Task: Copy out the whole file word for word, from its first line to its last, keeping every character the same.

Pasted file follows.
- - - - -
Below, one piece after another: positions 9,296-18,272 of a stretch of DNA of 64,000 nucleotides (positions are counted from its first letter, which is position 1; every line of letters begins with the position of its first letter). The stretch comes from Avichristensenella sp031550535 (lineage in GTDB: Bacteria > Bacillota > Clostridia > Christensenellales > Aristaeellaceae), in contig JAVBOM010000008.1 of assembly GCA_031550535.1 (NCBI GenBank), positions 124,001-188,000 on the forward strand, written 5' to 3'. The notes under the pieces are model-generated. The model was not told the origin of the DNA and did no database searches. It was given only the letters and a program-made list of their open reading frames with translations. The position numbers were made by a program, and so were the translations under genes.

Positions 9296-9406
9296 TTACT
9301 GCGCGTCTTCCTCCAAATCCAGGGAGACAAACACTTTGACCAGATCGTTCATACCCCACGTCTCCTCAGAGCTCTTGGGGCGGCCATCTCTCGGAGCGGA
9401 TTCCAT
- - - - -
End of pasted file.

Below, one piece after another: positions 9,296-18,272 of a stretch of DNA of 64,000 nucleotides (positions are counted from its first letter, which is position 1; every line of letters begins with the position of its first letter). The stretch comes from Avichristensenella sp031550535 (lineage in GTDB: Bacteria > Bacillota > Clostridia > Christensenellales > Aristaeellaceae), in contig JAVBOM010000008.1 of assembly GCA_031550535.1 (NCBI GenBank), positions 124,001-188,000 on the forward strand, written 5' to 3'. The notes under the pieces are model-generated. The model was not told the origin of the DNA and did no database searches. It was given only the letters and a program-made list of their open reading frames with translations. The position numbers were made by a program, and so were the translations under genes.

Positions 9296-9406
9296 TTACT
9301 GCGCGTCTTCCTCCAAATCCAGGGAGACAAACACTTTGACCAGATCGTTCATACCCCACGTCTCCTCAGAGCTCTTGGGGCGGCCATCTCTCGGAGCGGA
9401 TTCCAT